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Author's profile photo Marc DANIAU

SAP HANA Automated Predictive Library (APL) – Model Advanced Apply Settings

When applying a classification model, the user of the Automated Analytics module can choose the prediction information he needs.

To begin, the user goes to the section, Generation Options:

The user may select the option “Decision”, in which case the apply output dataset will include the decision (i.e. the yes/no prediction) and its probability, in addition to the usual columns like the key and the score.

If he selects “Approximated Quantile”, the apply output dataset will be segmented into 10 buckets. By selecting “Individual Contributions”, he will obtain the contribution value for each predictor present in the trained model.

The SAP HANA Automated Predictive Library (APL) provides the same options in the form of alias parameters that a SQL developer can use in its script:

insert into APPLY_CONFIG values ('APL/ApplyExtraMode','Decision',null);
insert into APPLY_CONFIG values ('APL/ApplyExtraMode','Quantiles',null); 
insert into APPLY_CONFIG values ('APL/ApplyExtraMode','Individual Contributions',null);

Sometimes a custom output is required. This is when the user will select the Advanced Apply Settings option. Let’s look at a few use cases of Advanced Apply Settings, and see how it works using APL.


Use Case A

We are interested in the quantile segmentation, but instead of 10 buckets, we would like 100 buckets, or only 4 buckets.

To specify a custom quantile segmentation, we must use, in the SQL script, a full path parameter with the desired number of buckets:

insert into APPLY_CONFIG values 
('Protocols/Default/Transforms/Kxen.RobustRegression/Parameters/ApplySettings/Supervised/IS_FRAUD/PredictedQuantile', '4', null);

Note that the path contains the name of the target variable; in the above example: IS_FRAUD.


Use Case B

We want the decision information together with the individual contributions.

If we put in our script the two alias parameters (we saw earlier) for decision and contributions, only the first one will be taken into account at run time. This is because they are mutually exclusive preset settings. Again, we need to use the full path of the parameters.

However, in order for the apply model command to succeed, we must make sure that we create the proper output table that corresponds to the chosen options. We need to know in advance the number of columns that will be produced, their order, their names and data types. The APL function get_apply_table_type is here for that purpose.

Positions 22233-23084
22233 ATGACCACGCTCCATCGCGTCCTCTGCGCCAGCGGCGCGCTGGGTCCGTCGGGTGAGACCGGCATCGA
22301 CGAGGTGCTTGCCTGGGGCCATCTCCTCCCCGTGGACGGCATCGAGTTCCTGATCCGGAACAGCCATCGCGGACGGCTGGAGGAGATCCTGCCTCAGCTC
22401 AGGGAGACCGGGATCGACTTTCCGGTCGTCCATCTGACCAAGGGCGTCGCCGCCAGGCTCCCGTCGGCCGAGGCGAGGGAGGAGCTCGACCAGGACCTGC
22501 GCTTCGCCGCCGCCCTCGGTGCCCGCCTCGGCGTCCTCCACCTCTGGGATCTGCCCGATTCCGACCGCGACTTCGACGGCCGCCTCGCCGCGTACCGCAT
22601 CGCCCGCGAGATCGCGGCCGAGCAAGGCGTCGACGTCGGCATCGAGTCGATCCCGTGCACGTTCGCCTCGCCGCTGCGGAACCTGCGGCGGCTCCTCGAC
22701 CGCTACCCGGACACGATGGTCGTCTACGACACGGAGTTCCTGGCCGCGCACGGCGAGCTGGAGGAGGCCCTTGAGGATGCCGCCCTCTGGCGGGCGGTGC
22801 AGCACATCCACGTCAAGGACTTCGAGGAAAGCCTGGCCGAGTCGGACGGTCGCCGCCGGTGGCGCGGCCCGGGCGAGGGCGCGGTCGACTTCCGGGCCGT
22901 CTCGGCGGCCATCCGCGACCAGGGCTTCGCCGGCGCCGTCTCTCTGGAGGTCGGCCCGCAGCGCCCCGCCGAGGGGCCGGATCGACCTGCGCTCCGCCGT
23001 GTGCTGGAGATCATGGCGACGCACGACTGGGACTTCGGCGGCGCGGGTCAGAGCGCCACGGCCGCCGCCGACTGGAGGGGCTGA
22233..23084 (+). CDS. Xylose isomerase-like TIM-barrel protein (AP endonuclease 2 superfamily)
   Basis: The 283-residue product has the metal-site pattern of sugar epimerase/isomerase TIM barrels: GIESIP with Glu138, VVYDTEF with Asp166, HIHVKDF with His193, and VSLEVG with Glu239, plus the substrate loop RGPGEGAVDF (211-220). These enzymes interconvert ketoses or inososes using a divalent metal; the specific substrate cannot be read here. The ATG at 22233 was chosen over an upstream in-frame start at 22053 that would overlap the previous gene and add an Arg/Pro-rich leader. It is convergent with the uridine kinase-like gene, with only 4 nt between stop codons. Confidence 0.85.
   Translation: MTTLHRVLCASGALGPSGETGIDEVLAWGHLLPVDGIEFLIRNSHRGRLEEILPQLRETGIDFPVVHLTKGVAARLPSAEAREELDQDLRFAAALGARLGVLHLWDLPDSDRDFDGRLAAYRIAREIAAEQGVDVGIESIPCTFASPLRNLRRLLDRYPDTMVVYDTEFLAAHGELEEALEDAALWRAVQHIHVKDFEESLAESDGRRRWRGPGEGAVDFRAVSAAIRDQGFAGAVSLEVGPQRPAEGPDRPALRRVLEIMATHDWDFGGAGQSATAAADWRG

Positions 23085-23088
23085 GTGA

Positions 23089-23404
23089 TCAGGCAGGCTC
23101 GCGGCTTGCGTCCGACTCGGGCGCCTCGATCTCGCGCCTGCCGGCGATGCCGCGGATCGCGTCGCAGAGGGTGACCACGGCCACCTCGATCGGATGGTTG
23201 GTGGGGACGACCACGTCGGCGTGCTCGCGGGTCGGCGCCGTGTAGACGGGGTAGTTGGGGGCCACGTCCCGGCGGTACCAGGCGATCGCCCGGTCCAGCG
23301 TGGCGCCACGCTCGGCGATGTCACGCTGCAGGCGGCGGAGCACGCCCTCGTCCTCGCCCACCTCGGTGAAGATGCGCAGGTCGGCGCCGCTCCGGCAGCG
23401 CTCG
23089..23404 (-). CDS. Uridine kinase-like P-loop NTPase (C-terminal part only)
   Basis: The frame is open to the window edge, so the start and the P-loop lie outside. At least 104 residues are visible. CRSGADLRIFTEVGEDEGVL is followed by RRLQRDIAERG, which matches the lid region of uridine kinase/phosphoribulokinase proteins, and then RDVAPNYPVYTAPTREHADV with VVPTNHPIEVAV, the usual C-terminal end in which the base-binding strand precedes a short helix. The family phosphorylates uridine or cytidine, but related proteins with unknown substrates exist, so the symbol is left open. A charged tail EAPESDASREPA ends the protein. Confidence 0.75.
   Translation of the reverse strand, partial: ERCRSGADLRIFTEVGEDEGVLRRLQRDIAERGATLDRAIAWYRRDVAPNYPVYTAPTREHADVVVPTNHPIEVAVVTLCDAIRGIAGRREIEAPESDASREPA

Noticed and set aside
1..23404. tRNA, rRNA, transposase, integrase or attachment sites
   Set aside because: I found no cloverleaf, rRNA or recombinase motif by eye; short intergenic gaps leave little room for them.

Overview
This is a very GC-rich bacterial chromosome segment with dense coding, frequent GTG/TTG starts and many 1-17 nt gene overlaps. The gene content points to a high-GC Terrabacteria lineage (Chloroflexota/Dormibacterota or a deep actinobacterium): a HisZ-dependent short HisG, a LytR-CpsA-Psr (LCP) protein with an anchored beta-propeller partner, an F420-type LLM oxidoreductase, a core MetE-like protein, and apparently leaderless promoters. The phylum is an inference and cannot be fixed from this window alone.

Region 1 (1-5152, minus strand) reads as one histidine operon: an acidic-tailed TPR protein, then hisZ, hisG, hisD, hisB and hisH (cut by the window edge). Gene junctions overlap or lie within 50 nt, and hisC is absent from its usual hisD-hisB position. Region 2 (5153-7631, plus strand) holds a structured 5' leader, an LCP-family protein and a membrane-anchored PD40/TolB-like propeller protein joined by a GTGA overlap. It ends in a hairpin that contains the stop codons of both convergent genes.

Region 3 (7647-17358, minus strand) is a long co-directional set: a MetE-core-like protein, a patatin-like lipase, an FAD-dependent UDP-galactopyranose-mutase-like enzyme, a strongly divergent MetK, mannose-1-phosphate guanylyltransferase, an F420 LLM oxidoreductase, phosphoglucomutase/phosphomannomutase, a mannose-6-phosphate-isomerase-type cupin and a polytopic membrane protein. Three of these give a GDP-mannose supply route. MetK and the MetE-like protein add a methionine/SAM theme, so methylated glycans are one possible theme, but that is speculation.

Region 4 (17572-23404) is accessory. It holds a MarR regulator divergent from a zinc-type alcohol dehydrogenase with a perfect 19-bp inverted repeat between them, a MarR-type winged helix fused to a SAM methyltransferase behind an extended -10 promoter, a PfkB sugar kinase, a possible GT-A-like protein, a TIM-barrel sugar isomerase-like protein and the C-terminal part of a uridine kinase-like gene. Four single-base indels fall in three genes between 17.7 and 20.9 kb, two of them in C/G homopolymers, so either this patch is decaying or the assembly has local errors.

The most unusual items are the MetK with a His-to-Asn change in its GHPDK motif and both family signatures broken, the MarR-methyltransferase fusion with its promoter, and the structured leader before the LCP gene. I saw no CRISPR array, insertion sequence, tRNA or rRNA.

The following is a script with that APL function, after we trained a classification model against historical automobile insurance claims:

drop table FUNC_HEADER;
create table FUNC_HEADER like "SAP_PA_APL"."";;
insert into FUNC_HEADER values ('Oid', '#42');
insert into FUNC_HEADER values ('LogLevel', '8');
drop table APPLY_CONFIG;  
create table APPLY_CONFIG like "SAP_PA_APL"."";
insert into APPLY_CONFIG values   -- decision_rr_IS_FRAUD
insert into APPLY_CONFIG values   -- proba_decision_rr_IS_FRAUD
insert into APPLY_CONFIG values   -- Individual contribution of each predictor
('Protocols/Default/Transforms/Kxen.RobustRegression/Parameters/ApplySettings/Supervised/IS_FRAUD/Contribution', 'all',null); 
drop table SCHEMA_OUT;
create table SCHEMA_OUT like "SAP_PA_APL"."";
drop table SCHEMA_LOG;
create table SCHEMA_LOG like "SAP_PA_APL"."";
call "SAP_PA_APL"."" (
) with overview;

By running that script, we populate the schema_out table with the expected output structure. One can read the content of that table and write the create table SQL statement accordingly, or generate the DDL script automatically using this sample query:

SELECT  'drop table "CLAIMS_SCORES";' as "/*  DDL to Run Before Model Apply  */" FROM DUMMY 
SELECT  'create column table "CLAIMS_SCORES" ('  FROM DUMMY 
  Case When POSITION = 0 Then ' ' Else ', ' End || '"' || NAME || '" ' || 
  Case KIND When 'String' Then 'nvarchar(80)' When 'BigInt' then 'Integer' Else KIND End || ' '

Here are the results, ready for copy/paste, in SAP HANA Studio:


Use Case C

We want the decision information, as well as the reason codes and the outlier flag.

That one is straightforward. It consists of using the three following APL alias parameters.

insert into APPLY_CONFIG values ('APL/ApplyExtraMode','Decision',null);
insert into APPLY_CONFIG values ('APL/ApplyReasonCode','3;Mean;Below',null);
insert into APPLY_CONFIG values ('APL/ApplyOutlierFlag','true',null);

To know the resulting prediction columns, we use the function get_apply_table_type, the same way we did in Use Case B.  Below is the automatically generated script for creating the output table, which stores the requested prediction information, still based on the fraud detection scenario for automobile insurance claims:

/*  DDL to Run Before Model Apply  */
drop table "CLAIMS_SCORES";
create column table "CLAIMS_SCORES" (
 "CLAIM_ID" nvarchar(80) 
, "IS_FRAUD" nvarchar(80) 
, "rr_IS_FRAUD" Double 
, "decision_rr_IS_FRAUD" nvarchar(80) 
, "proba_decision_rr_IS_FRAUD" Double 
, "outlier_rr_IS_FRAUD" Integer 
, "RCN_B_Mean_1_rr_IS_FRAUD" nvarchar(80) 
, "RCN_B_Mean_2_rr_IS_FRAUD" nvarchar(80) 
, "RCN_B_Mean_3_rr_IS_FRAUD" nvarchar(80) 
, "RCV_B_Mean_1_rr_IS_FRAUD" nvarchar(80) 
, "RCV_B_Mean_2_rr_IS_FRAUD" nvarchar(80) 
, "RCV_B_Mean_3_rr_IS_FRAUD" nvarchar(80) 


You can find the documentation of the APL Apply function here

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